Tuesday, January 6, 2015

Miscellanea mathematica (quater renovata)

An epigrammatic index to various essays.  For the context, click on the link:

“Gauss saw things in terms of sheets embedded in three-space, the natural abstraction from his experience as a land-surveyor.  Riemann shifted the view to that interior to the space.”

A near-synonym of the math-word deep, but shorn of all irrelevant aesthetic echo, is:  “highly nontrivial”.   The term is decidedly commendatory, though to a layman it might sound like faint praise.

But what then, of the java, that flows from the mug whose reality we have just proved???  Why, it flows to fuel the brains of mathematicians!

A classic joke runs: 

The Axiom of Choice is obviously true;  the Well-Ordering Principle, obviously false;  and Zorn’s Lemma -- who can understand it?
It would be worth your while to obtain a Ph.D. in mathematics, simply to be able to get that joke (which contains deep truths).   Nothing else in the universe is nearly so funny.

"Some it-from-bit proponents  stretch this logic still further.  They look on the universe as a giant computer simulation."

“I do not know whether it can deal with jelly-like or cloud-like entities, with mushy viscous messes  that do not break up into manifest units.  I suspect that nothing is beyond the technical ingenuity of men…” http://worldofdrjustice.blogspot.com/2012/04/ontology-of-logic-updated.html

I personally attended Professor Langlands IAS lecture series (autumn 1999);  in the first of these he stated that he'd wanted to be a physicist, but physics was "too difficult", so he had to settle for being a humble mathematics professor at the Institute for Advanced Studies.   Nor was this a pose;  his whole manner is that of straightforward humility, very … Canadian.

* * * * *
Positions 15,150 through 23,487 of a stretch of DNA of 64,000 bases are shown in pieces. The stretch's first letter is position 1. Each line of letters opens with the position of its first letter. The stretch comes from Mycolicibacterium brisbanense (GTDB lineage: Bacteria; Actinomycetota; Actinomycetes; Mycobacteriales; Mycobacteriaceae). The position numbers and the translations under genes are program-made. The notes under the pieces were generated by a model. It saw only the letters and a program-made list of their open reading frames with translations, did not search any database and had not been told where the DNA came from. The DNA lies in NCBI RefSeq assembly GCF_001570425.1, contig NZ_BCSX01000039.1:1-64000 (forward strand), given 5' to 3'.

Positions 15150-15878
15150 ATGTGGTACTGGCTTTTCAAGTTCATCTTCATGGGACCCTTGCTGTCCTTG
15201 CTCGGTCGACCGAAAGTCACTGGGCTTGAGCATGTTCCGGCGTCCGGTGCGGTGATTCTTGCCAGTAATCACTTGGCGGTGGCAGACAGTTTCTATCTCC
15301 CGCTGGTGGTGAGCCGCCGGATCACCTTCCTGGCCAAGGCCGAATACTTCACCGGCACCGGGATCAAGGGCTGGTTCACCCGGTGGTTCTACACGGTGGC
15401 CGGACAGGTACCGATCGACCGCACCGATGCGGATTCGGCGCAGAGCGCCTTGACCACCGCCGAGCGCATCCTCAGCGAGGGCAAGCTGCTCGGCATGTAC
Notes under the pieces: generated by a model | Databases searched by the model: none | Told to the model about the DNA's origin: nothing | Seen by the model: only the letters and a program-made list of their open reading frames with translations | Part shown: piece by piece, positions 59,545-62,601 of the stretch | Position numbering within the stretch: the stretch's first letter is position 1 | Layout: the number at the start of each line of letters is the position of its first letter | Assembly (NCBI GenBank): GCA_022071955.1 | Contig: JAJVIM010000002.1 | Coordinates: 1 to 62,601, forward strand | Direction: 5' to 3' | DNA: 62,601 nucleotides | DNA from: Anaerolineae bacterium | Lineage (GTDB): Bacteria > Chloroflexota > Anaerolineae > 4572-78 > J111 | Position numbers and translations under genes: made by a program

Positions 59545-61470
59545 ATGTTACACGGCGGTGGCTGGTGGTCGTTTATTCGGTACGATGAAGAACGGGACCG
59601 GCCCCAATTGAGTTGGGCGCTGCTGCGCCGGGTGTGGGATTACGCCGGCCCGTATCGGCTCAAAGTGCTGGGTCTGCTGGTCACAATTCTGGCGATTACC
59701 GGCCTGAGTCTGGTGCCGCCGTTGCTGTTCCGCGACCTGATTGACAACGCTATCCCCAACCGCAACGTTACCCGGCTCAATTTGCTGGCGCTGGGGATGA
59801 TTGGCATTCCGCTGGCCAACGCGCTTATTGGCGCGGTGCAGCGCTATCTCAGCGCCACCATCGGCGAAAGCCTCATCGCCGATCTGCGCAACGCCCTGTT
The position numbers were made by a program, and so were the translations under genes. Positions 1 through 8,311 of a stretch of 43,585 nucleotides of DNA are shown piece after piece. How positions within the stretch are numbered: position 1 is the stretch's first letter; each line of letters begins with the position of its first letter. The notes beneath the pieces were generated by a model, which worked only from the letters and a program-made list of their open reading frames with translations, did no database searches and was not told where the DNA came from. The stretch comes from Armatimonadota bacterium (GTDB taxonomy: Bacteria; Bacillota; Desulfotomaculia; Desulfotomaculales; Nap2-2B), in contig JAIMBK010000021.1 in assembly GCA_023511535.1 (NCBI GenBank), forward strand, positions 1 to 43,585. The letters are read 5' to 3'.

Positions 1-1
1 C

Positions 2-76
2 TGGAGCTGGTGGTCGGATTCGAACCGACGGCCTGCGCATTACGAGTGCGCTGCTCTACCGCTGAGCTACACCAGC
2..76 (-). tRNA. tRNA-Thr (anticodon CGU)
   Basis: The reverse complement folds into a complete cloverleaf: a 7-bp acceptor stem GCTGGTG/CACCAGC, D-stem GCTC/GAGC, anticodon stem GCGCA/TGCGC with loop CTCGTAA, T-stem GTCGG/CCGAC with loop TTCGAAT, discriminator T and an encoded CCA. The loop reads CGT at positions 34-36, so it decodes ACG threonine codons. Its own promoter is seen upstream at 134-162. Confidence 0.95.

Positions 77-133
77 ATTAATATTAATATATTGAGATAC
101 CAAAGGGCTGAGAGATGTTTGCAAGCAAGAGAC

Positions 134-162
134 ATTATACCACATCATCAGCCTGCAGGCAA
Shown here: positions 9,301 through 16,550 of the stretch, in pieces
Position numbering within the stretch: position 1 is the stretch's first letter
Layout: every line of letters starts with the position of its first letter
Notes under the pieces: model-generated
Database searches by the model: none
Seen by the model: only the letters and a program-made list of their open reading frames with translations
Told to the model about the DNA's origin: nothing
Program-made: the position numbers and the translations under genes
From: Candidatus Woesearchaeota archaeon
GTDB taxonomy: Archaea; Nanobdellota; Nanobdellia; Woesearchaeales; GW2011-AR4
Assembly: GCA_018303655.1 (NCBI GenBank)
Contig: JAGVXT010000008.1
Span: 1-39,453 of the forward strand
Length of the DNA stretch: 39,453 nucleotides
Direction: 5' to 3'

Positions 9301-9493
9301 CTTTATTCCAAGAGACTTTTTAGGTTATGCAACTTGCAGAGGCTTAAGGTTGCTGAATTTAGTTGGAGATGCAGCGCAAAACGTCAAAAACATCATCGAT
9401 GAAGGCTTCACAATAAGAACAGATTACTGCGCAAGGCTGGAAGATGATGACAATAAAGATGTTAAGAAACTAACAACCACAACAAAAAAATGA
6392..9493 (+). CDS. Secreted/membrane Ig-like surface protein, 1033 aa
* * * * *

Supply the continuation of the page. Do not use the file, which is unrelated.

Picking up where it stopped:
To vary Nestroy’s celebrated epigram -- “Bis die Topologie gehts noch, aber von da bis sheaf theory  zieht sich der Weg.”

We may define pure mathematics as the subject in which Bertrand Russell does not know what he is talking about, though what he says is none the less true.

A more adequate symbol would be simply a rectangle with opposite edges identified -- or better yet, the toroidal covering-space which carpets RR with infinite replications of this patch-sample.  (Already how distantly we have left behind the donut!)

Mathematicians, like philosophers, and unlike anyone else (including even lexicographers), are given to a certain semantic Akribie --  an extraordinary self-critical attention to their own use of language.

iz here sumware
“Koestler concluded that his hours spent by the prison window  scratching equations  had brought mystical insights into another realm of being.”

It is one of the few major novels whose protagonist is presented as being a mathematician.    Now, mathematicians are (if you please) god-like beings;  yet with very few exceptions (Galois,  Erdös ..) they do not lead colorful lives.  The man who settled Fermat’s Last Theorem, for instance, Andrew Wiles, is … um …. ahh… actually, I cannot think of a predicate -- he just is.

The quirky, philosophically-minded Intuitionist mathematician Brouwer, harbored similar “mysterian” views on ultimate indefinabilty.

In the stylistic spirit of minimalism (and of that pointilliste Wittgenstein), we shall begin with a Delphic  epigram:
Logicism:  a kind of reductionist minimalism.

Differentiable Penguins
Note that dismissive back-of-the-hand to mere “fun”,  which nonetheless figures first in the list of motivators, in the quotation from Ian Stewart  with which we began this essay.   For full-time professionals, mathematics is just too darn hard to be nothing but fun.  You don’t devote your entire life to crossword-puzzles or sudoku.

One frequently meets statements along these lines  (in the present instance, reporting the work of Freedman and Donaldson on h-cobordism):
     It’s true topologically, but not smoothly, for dimension four.
Are the post-modernists here positing some abstruse new varieties of truth -- topological and smooth?

"The fundamental theorem of enumeration, independently discovered by several anonymous cave dwellers, states that the number of elements in a set  is the sum over all elements of that set  of the constant function 1."

In focusing on definition, I am inadvertently revealing the déformation professionelle of one who used to earn his bread (or rather his hardtack; the profession is ill-paid) as a lexicographer.   For, rather than trying to say what a thing “is” (and here the Korzybskian strictures against the copula  have their full force), we may say, pragmatically rather than ontologically, what a thing is for.

Seen in that perspective, the ugling-duckling of a phrasing, “Why is mathematics?”, spreads the wings of a swan.

One day, for a wager, Cantor,
after much ribbing and banter …

Mathematicians are given  
to chiseled concision.